Essential oils (EO) are plant secondary metabolites that are known for their fragrance and food flavour properties. They consist of a complex mixture of mono- and sesquiterpenes, phenyl propanoids and oxygenated compounds. EOs can be present in different plant organs and materials, and their storage is related to specialised secretory structures. The yield of EOs from plant raw materials by distillation or pressing may on average vary from 0.1 – 1%, thus restricting the major EO production to the plant group of aromatic plants. Due to their function as signalling compounds between different types of organisms and diverse biological systems, their general antimicrobial and antioxidative effects and medicinal activity, EOs offer a promising potential for future applications within the fields of agriculture, medicine, pharmaceutical industry and biotechnology.
Changed consumer demands and raised interest in natural product compounds, especially essential oils, have formed the basis for initiating the research project “Norwegian Herb Production (Norsk Urteproduksjon NUP)” to encourage the cultivation, processing, marketing and distribution of aromatic and medicinal plants. The production, composition and quality characteristics of EOs (yield and terpene composition) from chamomile, lemon balm, oregano, peppermint, sachalinmint, thyme and yarrow have been investigated in the project period between 1994-1998.
Much focus has been put on the application of solid-phase microextraction (SPME) coupled with gas chromatography-mass spectrometry (GC-MS) for the analysis of EO volatiles from various aromatic and medicinal plants. SPME is a fast, solvent-free and non- destructive sample preparation technique where the analytes are extracted from fluid or solid matrices by headspace (HS) or direct immersion sampling (DI). Apart from EO isolation by common distillation, the applicability and sensitivity of the SPME fibre has made it feasible to carry out qualitative and semi-quantitative HS analyses of aromatic plants with regard to changes of EO metabolism during ontogenesis and plant development.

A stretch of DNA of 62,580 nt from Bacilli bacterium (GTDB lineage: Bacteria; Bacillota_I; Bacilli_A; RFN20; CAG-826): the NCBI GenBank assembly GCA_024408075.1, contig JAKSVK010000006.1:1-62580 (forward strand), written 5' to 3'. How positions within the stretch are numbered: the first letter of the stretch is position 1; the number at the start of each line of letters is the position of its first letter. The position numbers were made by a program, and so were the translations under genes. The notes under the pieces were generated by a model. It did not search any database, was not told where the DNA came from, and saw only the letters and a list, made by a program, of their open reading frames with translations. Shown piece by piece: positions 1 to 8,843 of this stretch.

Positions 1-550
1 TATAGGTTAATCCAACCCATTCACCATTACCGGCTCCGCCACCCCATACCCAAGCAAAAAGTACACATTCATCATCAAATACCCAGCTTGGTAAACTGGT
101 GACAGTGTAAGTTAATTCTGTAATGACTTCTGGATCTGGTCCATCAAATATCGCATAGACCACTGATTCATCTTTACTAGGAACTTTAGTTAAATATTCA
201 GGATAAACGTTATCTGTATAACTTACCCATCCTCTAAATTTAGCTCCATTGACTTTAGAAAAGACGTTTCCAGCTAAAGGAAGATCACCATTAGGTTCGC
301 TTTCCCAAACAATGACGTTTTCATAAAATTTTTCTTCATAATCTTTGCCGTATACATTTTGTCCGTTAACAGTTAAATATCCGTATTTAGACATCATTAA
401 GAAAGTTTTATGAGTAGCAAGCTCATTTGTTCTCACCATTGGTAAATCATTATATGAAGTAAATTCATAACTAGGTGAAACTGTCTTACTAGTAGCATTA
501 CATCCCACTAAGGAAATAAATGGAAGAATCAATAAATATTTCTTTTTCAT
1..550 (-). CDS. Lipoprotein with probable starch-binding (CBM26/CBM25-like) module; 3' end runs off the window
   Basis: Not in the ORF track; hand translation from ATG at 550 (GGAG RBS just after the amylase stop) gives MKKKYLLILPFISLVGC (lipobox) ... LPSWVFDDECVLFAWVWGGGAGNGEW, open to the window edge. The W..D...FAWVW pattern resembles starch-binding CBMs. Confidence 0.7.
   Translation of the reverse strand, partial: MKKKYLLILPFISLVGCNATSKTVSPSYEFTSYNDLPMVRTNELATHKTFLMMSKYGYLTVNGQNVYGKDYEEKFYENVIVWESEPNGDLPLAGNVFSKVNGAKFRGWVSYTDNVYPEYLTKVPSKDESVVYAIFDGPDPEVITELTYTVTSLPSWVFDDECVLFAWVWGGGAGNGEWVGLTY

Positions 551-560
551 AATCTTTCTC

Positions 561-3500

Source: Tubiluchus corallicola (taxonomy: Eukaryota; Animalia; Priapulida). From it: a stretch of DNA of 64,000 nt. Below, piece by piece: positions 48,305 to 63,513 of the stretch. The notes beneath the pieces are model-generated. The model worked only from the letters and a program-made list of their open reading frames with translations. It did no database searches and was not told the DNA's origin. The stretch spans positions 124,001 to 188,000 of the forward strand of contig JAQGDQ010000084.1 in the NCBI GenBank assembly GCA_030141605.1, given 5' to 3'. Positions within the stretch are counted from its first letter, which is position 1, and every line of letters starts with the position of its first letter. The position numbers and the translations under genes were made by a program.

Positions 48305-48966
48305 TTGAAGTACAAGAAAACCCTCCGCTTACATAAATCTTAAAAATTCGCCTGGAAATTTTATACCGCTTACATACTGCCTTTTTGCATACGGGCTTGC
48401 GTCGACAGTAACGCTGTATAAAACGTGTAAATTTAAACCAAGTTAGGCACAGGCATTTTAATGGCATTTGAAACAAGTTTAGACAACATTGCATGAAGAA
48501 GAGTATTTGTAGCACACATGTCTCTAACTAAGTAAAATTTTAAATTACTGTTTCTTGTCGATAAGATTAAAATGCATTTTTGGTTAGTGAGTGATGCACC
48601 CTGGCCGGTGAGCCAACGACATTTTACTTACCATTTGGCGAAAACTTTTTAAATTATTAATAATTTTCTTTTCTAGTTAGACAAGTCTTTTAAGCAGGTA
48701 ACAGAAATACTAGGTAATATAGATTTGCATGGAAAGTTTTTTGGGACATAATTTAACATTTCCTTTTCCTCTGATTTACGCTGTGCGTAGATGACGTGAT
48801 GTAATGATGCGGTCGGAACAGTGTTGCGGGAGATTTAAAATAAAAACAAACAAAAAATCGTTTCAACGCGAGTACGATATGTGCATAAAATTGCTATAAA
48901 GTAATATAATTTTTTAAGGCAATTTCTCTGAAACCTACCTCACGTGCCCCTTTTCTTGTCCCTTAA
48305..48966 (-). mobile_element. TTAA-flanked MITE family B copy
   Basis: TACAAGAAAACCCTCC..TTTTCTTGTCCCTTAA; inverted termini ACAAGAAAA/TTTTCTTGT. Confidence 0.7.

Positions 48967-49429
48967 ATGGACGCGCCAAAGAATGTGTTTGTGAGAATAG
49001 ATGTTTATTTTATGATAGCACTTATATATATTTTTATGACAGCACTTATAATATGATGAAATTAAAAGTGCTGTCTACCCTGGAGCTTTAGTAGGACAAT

Based on NUP-results from field trials in the period between 1995-1996, the mint species peppermint (Mentha × piperita L.) and sachalinmint (Mentha sachalinensis (Briq.) Kudô) have been studied in detail (Papers B, D and E). Comparative analyses by applying distillation sampling and SPME have been carried out in order to study the advantages and disadvantages of both techniques (Papers B and E). It could be shown, that SPME offers a fast and reliable method for detecting quality-impact compounds from the p-menthane group (menthol, menthone, neomenthol, isomenthone and menthyl acetate). A distinct increase in the menthol/menthone ratio in the basipetal direction could be detected for peppermint and sachalinmint by applying SPME, thus revealing within-plant quality differences according to pharmacopeial requirements. Taking the increase of EO production from the vegetative to the generative growth stage into account, the harvest of mint plants in bloom will result in better EO yield and quality with regard to higher amounts of menthol.
When applying HS-SPME on complex EO volatile matrices such as known for yarrow (Achillea millefolium L.; Paper C), one might deal with fibre-partitioning effects of the different mono- and sesquiterpenes due to their physical and chemical properties. Despite these disadvantages, HS-SPME appears to be a sensitive extraction method for the screening of EO volatiles from complex sample matrices. Comparative analyses of volatiles from rose root rhizomes (Rhodiola rosea L.) have been carried out in order to characterize the rose-like odour compounds (Paper F). A total of 75 and 59 compounds have been identified by distillation sampling and HS-SPME, respectively, thus underscoring the excellent extraction properties and applicability of the SPME fibre.
Paper A gives a brief overview of EO biosynthesis and chemical structures, plant sources and methods of EO production. Before leading over to the main topic of HS-SPME applications by referring to numerous examples from the research work at The Plant Biocenter in the past 5 years, an introduction of solid-phase microextraction with regard to devices, procedures and extraction parameters is given.
The advantages and disadvantages of distillation vs. SPME are outlined on the background of comparative analyses of peppermint, chamomile, basil and dill. Furthermore, the utilization of HS-SPME for quantitative studies with regard to extraction time and analyte concentration is being highlighted. Examples for the screening of chemotypes (hops −Humulus lupulus L.) and cultivars (dill – Anethum graveolens L.) and ontogenetic studies are given (Mentha species; arnica −Arnica montana L.). Finally, the applicability of HS-SPME for the quality assessment of processed herbs (sweet basil −Ocimum basilicum L.) and phytomedicinal preparations (red coneflower – Echinacea purpurea L.) is being discussed.
The advantages of HS-SPME over classical distillation and headspace applications are impressive due to drastically reduced analysis time and will introduce new frontiers in plant volatile research with regard to secondary metabolism, plant-insect interactions and in vivo studies. The user-friendliness of operating SPME will initiate the development of future applications and equipment for the monitoring of volatiles for plant biological and environmental studies, extraction automation, on-site sampling and on-fibre storage of analytes.